The cruises I chose to make my comparison with are two nearly identical one-way sailings, the same week, from Vancouver to Anchorage. The first is aboard Holland America Line's Westerdam departing July 12, 2020 on a Glacier Discovery voyage; the second rides Princess Cruises' Voyages of the Glaciers itinerary on Grand Princess sailing July 18, 2020.
This is my favorite seven-day itinerary through the Inside Passage. Both ships include long days in Alaska's top three ports -- Ketchikan, Juneau and Skagway -- and a full day in Glacier Bay. The Holland America Line cruise ends in Seward, which is 126 miles by bus or train from Anchorage, where you'll catch your flight home. You'll disembark Grand Princess at the port of Whittier, and from here it's a 60-mile bus or train ride to Anchorage. With Princess, you'll also get a second glacier experience at College Fjord.
For the Holland America Line sailing, booked six months out, I found the ocean-view cabin selling for $899 per person, based on double occupancy. Grand Princess was priced at $765 for a similar cabin.
You could save a few bucks booking an inside cabin, and cruise fares can even go lower than the example above, but airfares would probably rise as you get closer to sailing date. You can also spend more by springing for a balcony cabin or signing up for spa treatments or meals in the ship's specialty restaurants. To make our comparison, we'll leave out those upgrades.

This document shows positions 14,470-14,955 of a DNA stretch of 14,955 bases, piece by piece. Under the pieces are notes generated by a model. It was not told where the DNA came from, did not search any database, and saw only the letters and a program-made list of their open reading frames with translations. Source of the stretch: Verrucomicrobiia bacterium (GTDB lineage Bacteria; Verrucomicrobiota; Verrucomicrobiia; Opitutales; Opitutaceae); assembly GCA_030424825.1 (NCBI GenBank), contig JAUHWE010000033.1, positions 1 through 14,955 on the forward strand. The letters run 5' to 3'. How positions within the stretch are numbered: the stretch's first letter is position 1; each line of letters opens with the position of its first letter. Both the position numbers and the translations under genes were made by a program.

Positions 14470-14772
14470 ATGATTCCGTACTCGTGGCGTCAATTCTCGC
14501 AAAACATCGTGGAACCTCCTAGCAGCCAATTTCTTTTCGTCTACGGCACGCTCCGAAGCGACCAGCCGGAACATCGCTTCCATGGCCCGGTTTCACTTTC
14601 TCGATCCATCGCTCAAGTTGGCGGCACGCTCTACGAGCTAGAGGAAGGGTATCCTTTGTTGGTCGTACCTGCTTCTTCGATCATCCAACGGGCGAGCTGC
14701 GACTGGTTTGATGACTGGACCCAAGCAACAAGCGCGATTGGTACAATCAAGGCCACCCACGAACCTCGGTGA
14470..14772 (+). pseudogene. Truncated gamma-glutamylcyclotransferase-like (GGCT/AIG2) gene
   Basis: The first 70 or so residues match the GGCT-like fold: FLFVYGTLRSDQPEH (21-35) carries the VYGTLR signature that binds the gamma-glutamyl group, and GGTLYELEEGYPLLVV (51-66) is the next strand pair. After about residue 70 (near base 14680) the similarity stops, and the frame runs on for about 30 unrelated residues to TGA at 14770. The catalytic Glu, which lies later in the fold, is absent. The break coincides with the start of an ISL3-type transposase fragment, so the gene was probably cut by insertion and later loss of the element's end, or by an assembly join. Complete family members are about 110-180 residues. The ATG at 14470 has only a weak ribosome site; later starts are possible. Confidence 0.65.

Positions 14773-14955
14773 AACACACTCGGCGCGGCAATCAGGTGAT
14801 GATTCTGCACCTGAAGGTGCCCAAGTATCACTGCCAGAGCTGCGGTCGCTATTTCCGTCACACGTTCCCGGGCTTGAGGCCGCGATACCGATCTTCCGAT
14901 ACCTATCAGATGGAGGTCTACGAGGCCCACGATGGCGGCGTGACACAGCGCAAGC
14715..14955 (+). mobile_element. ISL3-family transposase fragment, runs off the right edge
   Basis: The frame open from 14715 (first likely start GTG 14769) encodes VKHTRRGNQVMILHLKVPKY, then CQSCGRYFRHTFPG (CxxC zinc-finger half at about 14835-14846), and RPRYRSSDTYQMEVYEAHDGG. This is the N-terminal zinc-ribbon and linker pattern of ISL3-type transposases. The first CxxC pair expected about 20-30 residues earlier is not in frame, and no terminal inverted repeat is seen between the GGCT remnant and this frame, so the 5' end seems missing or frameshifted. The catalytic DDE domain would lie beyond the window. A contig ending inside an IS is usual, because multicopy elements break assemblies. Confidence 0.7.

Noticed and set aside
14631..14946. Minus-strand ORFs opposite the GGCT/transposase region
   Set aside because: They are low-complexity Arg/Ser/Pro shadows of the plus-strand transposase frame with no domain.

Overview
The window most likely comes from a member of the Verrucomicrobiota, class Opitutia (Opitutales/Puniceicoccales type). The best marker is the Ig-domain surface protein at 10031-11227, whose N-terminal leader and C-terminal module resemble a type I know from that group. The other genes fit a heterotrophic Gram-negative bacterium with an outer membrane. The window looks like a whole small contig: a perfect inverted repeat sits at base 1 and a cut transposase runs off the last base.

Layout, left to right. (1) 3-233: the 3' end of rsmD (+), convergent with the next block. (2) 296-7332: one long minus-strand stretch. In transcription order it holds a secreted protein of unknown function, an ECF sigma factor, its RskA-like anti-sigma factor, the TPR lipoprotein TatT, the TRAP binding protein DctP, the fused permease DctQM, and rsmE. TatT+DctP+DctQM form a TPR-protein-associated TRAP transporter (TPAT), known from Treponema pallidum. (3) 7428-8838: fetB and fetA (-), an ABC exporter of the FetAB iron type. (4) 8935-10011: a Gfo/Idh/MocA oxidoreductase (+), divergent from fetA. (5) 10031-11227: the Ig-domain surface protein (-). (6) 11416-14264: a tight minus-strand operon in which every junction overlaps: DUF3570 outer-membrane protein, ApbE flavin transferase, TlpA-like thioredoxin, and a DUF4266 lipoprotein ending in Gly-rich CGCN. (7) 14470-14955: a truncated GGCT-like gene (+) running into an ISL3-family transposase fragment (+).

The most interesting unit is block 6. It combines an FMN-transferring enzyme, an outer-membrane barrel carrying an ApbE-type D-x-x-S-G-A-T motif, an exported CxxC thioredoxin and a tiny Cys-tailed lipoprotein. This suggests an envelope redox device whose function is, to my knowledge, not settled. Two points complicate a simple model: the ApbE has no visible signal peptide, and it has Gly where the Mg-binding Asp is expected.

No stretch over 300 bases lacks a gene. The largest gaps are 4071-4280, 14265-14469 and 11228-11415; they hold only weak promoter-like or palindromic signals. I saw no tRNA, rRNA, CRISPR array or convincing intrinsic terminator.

But, there are some extra costs you can't avoid. For Holland America Line, taxes and port fees add $240; with Princess (docking in Whitter) add $205. For either line, gratuities -- $14.50 per person, per day -- will total $102. For airfare, I used Google Flights to source prices out of Chicago, and the round trip cost -- flying into Vancouver and home from Anchorage -- came to $515 for the Holland America Line dates; $605 for Princess. Airport transfers in Vancouver and Anchorage add another $98 (using Seward) or $88 (Whittier).
Cruise grand total: $1,854 per person with Holland America Line; $1,765 sailing Princess.
To make our comparison, let's look at prices for an independently arranged land itinerary, staying in hotels and dining at restaurants in the same ports. I'm leaving out drinks from the calculation as, by my observation, drink prices on ships and on land are pretty comparable. I'm also leaving out shore excursions; these are things you can add into your cruise schedule or into the land itinerary below.
By land: To price airfare, I again used Google Flights and Chicago as my departure airport, but instead of flying into Vancouver for the first leg (where the cruise departs from), I opted for us to fly straight to the first port: Ketchikan. The least expensive one-way fare on July 18, 2020, was $376 (all prices per person except as noted), using a morning flight aboard Delta Air Lines, connecting through Seattle.
Ketchikan's airport is located on a separate island from the town, and the price of the two-minute ferry ride across is $12 round trip. Fortunately, the hotel I'd select for our stay in Ketchikan, the Cape Fox Lodge, offers a free transfer for the 3-mile ride from the ferry dock to the lodge. In July, rates at the hotel for a mountain-view room, the least expensive category, run $284 per night (double), including local taxes.
Restaurants in Alaska aren't inexpensive. Much of the menu is focused on the sea's fresh bounty. Although not high priced compared with seafood at home, it's still not cheap. Let's take a look at what meals cost in a typical port like Ketchikan.